Calling Dr. Tomato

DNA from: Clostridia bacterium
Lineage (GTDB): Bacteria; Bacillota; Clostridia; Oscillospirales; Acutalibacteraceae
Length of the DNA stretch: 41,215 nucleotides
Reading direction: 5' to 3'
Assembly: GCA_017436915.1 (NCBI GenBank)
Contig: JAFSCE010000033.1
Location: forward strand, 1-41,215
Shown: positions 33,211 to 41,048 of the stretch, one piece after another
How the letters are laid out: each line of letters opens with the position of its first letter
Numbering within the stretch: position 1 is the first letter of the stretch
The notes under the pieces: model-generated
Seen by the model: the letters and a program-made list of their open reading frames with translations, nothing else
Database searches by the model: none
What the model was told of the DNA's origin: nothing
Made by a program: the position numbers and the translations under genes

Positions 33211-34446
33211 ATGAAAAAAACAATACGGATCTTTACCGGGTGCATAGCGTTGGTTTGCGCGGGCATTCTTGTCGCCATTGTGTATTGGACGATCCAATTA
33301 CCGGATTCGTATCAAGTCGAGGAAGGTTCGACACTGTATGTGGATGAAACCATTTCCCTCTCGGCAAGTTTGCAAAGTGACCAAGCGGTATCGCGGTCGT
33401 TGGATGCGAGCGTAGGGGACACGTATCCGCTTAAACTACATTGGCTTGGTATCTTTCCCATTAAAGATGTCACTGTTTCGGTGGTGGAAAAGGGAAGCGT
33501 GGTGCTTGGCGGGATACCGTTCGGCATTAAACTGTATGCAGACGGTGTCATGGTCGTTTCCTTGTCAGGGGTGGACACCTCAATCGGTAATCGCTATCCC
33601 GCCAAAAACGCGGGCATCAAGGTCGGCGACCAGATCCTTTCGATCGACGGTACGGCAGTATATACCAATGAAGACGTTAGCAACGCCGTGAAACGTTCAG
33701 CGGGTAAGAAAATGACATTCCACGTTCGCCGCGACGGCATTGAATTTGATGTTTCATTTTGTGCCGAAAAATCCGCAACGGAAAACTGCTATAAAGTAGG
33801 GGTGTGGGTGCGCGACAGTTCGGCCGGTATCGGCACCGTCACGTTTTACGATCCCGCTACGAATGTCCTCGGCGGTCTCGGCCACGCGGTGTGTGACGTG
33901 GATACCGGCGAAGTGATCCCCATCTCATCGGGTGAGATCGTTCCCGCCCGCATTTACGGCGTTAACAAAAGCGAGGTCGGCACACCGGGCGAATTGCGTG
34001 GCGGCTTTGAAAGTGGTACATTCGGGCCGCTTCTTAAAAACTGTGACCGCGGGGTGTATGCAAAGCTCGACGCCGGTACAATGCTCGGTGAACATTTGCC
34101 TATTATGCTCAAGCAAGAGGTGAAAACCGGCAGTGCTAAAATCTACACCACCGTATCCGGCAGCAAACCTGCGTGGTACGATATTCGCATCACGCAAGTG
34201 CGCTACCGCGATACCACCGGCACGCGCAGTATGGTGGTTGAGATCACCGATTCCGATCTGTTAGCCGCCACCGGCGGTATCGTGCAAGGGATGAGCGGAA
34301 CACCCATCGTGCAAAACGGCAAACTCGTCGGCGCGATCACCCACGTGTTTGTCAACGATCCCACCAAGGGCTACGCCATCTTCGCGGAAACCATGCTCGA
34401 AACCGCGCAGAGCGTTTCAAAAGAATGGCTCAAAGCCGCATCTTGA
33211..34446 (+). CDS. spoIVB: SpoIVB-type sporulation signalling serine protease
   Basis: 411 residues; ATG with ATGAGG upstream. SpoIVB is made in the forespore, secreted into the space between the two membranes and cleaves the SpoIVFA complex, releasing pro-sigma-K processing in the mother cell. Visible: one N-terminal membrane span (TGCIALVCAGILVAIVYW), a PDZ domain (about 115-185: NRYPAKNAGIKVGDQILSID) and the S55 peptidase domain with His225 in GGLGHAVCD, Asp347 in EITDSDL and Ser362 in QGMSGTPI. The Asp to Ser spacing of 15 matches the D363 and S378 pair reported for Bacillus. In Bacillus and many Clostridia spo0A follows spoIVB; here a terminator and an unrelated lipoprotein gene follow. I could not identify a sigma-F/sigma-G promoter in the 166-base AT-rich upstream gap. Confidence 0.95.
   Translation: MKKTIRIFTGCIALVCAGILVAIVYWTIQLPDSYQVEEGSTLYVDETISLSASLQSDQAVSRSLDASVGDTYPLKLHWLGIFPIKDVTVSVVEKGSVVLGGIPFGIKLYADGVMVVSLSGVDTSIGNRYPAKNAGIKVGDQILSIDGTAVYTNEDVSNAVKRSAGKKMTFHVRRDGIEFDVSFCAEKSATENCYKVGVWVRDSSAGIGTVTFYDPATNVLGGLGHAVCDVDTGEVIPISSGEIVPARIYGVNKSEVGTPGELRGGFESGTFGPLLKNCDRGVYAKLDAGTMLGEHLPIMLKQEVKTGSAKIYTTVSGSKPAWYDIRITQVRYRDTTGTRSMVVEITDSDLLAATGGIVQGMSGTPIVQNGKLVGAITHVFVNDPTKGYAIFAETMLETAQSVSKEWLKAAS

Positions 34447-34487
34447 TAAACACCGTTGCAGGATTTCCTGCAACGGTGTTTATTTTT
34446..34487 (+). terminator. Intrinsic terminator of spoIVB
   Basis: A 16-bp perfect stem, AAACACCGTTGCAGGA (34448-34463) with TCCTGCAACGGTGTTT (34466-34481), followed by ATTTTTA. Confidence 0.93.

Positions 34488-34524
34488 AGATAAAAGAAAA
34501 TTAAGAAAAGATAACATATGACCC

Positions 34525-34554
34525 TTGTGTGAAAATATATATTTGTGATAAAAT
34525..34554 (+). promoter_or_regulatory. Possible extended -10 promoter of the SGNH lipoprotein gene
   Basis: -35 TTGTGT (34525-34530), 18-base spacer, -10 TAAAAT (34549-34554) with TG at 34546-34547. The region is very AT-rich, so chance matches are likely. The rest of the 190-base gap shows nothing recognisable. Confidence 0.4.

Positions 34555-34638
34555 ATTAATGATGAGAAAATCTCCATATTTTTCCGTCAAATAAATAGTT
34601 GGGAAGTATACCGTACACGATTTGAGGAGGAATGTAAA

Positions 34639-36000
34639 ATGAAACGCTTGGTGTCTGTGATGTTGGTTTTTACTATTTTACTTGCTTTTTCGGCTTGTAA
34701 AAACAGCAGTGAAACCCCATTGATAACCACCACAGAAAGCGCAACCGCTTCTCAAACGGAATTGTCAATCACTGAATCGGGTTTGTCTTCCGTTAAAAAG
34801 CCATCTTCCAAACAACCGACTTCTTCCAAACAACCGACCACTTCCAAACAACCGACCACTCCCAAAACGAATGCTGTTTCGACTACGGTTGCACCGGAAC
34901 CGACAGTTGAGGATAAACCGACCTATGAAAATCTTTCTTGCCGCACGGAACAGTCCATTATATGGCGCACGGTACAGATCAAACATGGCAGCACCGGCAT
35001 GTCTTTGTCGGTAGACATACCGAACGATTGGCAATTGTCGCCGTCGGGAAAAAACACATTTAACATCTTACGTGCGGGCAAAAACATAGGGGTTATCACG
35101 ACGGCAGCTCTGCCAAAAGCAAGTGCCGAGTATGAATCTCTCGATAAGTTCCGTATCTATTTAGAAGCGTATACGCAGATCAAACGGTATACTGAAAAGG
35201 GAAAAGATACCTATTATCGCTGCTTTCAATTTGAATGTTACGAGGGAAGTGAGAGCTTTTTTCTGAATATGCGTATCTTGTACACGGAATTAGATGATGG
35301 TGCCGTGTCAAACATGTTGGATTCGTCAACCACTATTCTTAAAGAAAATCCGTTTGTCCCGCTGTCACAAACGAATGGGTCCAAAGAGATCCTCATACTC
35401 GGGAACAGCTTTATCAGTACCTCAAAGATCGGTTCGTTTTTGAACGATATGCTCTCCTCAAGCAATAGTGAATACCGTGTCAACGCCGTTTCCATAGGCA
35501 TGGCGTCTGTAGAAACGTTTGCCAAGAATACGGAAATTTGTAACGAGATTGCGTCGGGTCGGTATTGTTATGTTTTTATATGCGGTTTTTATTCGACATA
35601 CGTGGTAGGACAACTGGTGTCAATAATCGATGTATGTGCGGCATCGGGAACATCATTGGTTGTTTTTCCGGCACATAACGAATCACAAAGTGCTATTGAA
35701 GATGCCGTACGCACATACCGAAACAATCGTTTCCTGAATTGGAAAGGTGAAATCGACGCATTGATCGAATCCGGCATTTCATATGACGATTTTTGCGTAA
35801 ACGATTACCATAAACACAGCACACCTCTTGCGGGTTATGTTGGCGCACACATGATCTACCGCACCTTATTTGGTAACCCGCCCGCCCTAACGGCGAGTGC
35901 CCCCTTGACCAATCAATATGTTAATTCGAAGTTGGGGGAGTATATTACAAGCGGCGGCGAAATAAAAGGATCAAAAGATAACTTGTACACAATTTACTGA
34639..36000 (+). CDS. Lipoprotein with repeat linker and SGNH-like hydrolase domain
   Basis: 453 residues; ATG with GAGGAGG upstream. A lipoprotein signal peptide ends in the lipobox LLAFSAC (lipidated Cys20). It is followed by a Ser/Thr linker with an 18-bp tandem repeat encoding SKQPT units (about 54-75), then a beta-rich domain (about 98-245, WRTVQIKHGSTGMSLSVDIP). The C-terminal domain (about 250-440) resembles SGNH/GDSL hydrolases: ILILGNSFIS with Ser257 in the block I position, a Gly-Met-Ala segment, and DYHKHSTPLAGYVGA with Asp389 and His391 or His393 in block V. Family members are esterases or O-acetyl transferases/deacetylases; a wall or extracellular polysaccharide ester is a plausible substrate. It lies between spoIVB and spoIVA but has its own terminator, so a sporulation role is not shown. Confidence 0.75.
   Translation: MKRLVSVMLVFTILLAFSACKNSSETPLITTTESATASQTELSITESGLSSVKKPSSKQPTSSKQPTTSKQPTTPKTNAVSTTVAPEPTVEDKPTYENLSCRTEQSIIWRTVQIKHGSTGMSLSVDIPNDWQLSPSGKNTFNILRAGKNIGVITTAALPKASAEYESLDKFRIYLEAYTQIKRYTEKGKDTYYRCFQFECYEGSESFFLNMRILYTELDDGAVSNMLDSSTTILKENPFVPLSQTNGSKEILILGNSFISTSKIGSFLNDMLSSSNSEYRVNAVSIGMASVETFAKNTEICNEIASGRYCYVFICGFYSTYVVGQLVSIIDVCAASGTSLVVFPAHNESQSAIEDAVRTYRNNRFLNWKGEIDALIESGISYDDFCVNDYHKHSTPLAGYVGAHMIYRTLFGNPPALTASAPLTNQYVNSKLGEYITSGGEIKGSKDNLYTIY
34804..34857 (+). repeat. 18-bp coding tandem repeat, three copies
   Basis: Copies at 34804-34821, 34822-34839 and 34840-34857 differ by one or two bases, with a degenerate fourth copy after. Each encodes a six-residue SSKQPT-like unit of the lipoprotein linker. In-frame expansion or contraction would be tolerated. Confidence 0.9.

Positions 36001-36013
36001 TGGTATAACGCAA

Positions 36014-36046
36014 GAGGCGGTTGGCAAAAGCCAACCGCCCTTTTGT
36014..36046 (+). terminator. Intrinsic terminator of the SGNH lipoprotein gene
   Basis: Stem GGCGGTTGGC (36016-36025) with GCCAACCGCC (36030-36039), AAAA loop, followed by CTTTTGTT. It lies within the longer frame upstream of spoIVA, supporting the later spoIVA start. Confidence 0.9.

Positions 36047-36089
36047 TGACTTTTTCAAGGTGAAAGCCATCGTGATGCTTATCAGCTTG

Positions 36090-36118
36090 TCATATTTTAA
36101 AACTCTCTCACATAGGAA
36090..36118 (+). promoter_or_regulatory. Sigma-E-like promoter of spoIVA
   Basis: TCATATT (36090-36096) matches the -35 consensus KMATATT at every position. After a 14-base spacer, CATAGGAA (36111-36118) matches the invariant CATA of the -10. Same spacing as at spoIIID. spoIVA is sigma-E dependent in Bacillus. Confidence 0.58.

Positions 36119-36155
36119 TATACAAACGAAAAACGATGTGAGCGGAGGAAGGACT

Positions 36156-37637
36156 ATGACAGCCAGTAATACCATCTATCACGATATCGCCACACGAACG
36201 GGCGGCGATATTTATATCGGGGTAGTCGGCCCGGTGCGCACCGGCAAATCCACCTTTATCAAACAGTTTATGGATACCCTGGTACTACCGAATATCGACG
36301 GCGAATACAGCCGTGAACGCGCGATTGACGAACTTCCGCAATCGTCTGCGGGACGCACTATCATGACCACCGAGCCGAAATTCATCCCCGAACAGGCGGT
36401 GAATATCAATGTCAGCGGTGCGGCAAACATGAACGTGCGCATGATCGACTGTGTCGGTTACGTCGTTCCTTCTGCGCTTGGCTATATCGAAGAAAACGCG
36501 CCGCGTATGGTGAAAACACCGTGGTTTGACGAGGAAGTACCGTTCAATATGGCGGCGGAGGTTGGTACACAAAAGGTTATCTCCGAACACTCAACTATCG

Dr. Tomato wants you to grow a garden. The reasons are deeply seeded in his social conscious and eating fresh, healthy food is just the start. David O’Connor, aka Dr. Tomato, came of age in the late sixties and is still singing the praises of the dawning of the Age of Aquarius. Where most hipsters, counter-culture types and readers of Mother Earth News have long since succumbed to the siren call of big box homes with picket fences, O’Connor has stuck to his guns.Not that the medieval castle keep he and his partner Loretta Salazar built in Barrington is fortified, but it has all the other bells that would make a 10th-century lord and lady comfortable, except, of course, for the serfs. For O’Connor, his lifestyle and his castle are part and parcel of his basic philosophy of life — tread lightly upon the earth — and at every turn possible be self-sufficient. And he walks the talk. The castle was built with no outside help, is kept warm by super insulation, solar panels and wood stoves, and is surrounded with lush gardens.Gardening has been a lifelong passion for the couple. They want other people to know the joys of working the soil and enjoying the fruits of their labor. Just as important for them, small gardens could be a step to solving the pickle of food, social and environmental concerns.“Forty-two percent of homes had victory gardens during WWII,” says Salazar. O’Connor adds, “Personal gardens and community gardens are the only way for a community to be self-sufficient. Food from all the town’s farmers markets would not feed everyone in the region.” Is it time to localize our food supply?The Eat Local movement had its roots in the early ’70s but the groundswell of information and interest is just peaking. The time is ripe and the concerns are in the news everyday — will careless mismanagement of our environment lead to our doom? O’Connor is making one small step for mankind and asking you along on the journey.O’Connor and James Cavarretta started Healthy Home Harvest LLC in Northwood almost two years ago for a multitude of reasons. Foremost, they wanted to prove they could extend the growing season without energy from the grid. And more importantly, offer the know-how and supplies to individuals for growing their own produce.Last year the team developed what they affectionately call the Mother Ship. With elegantly simple engineering, the greenhouse structure was designed with a large 45-degree south-facing wall to transmit the sun and a steeper pitched, highly insulated back wall to retain the heat. A simple array of plastic barrels filled with water absorb heat during the day and defuse heat throughout the evening, extending the growing season on both ends. The basic methodology was originally developed by earnest pioneers around the first Earth Day, but left, along with the compost heap, for resurrection a generation later. O’Connor was confounded that a visiting team of agriculture students from UNH were so amazed at the basic physics inside the Mother Ship.Does Dr. Tomato harvest tomatoes in February? No. O’Connor explains that the light demands of tomatoes make it next to impossible for them to ripen. Sure, they could add extra light sources to augment the low-slung rays and short days, but that extra energy demand is not compatible with their philosophy.O’Connor has coined the term “Solarorganic” to define the growing methods used by Healthy Home Harvest. Seeds, fertilizers and growing methods used are compatible with organic growing, but the operation is not “Certified Organic” because of the cost of documentation. And cost is important to O’Connor. He wants to produce affordable organic tomatoes and strives to avoid premium pricing. More importantly, the real cost to the environment is lower with his efficiencies in passive solar energy.Short of building your own Mother Ship, Healthy Home Harvest offers supplies and instruction on extending the season with a simple hoop house for the home gardener. They sell curved aluminum rods that are set in the ground to hold plastic sheeting that retains heat from plastic barrels filled with water. This method may only gain you one month on either side of the regular season, but having tomatoes in November would just be cool.O’Connor has also developed a potting mix with peat moss, vermiculite and perlite called Rowdy Roots. It is a typical formulation, but he has incorporated a special wetting agent to make the soil accept and retain moisture. This soil-less mixture is what Healthy Home Harvest uses to grow all their vegetables from seed to potted plants.Dr. Tomato’s Organic Fish and Seaweed Fertilizer helps tomatoes develop thick, sturdy stems. He claims it has better bio-availability than commercial products. The soil mix, fertilizer and seedlings are available at Blue Seal Feeds in Rochester and the Dover Agway.At harvest time Healthy Home Harvest produce is sold at the Newmarket farmers market on Saturdays and the Northwood market on Thursdays. Last winter they sold greenhouse-grown radishes, turnips and leafy greens at the indoor market at the Old Stone Church.One specialty edible growing in a climate-controlled corner of the Mother Ship is MycoAngelo Mushrooms. The finicky fungus can be difficult to grow, but now Grey Dove Oysters, Lion’s Mane and Shiitake mushrooms are making appearances at the Newmarket and Northwood farmers market year round.Dr. Tomato is the voice of O’Connor and all that Healthy Home Harvest stands for when he speaks to gardening clubs, community garden organizers and just about anyone who will listen. His message is not much different than you would have heard in the heady days of the early ’70s, but this is a message that should not be forgotten. Big is not always better, local trumps trucking from afar and give a little to gain a lot. O’Connor is heartened to know that James and other younger members of the community continue to carry the banner. Lessons learned need to be remembered. O’Connor says, “Ninety-nine percent of my generation who were going to save the world are now part of the problem.” NHContainer Gardening“If you have a deck then you have a garden,” says O’Connor. Container gardening can be a very efficient method of growing most any vegetable, herbs and even fruit. If you have a spot with at least five hours of direct sunlight, plants can flourish in containers. Here are a few tips from Dr. Tomato for a lush garden and healthy eating just outside your door:Choose a large enough container — when in doubt, use a bigger container. A tomato plant will need at least a 5-gallon container.Make sure the container has adequate drainage.Use a high-quality potting mix. A good choice is an organic, soil-less mix made from a base of peat moss, perlite and vermiculite.Fertilize with an organic fertilizer such as a fish and seaweed hydrolysate. Add amendments such as mycorrhizae for even more benefit.Fertilize often during the growing season. Remember, in a container, the only food your plants get is what YOU give them.Keep the soil moist — not too wet or dry.Experiment with different varieties of flowers and vegetables. You’ll be amazed at what you can grow in containers.Share a little of your bounty with someone in need. Bring a few of your flowers to a neighbor who could use a smile.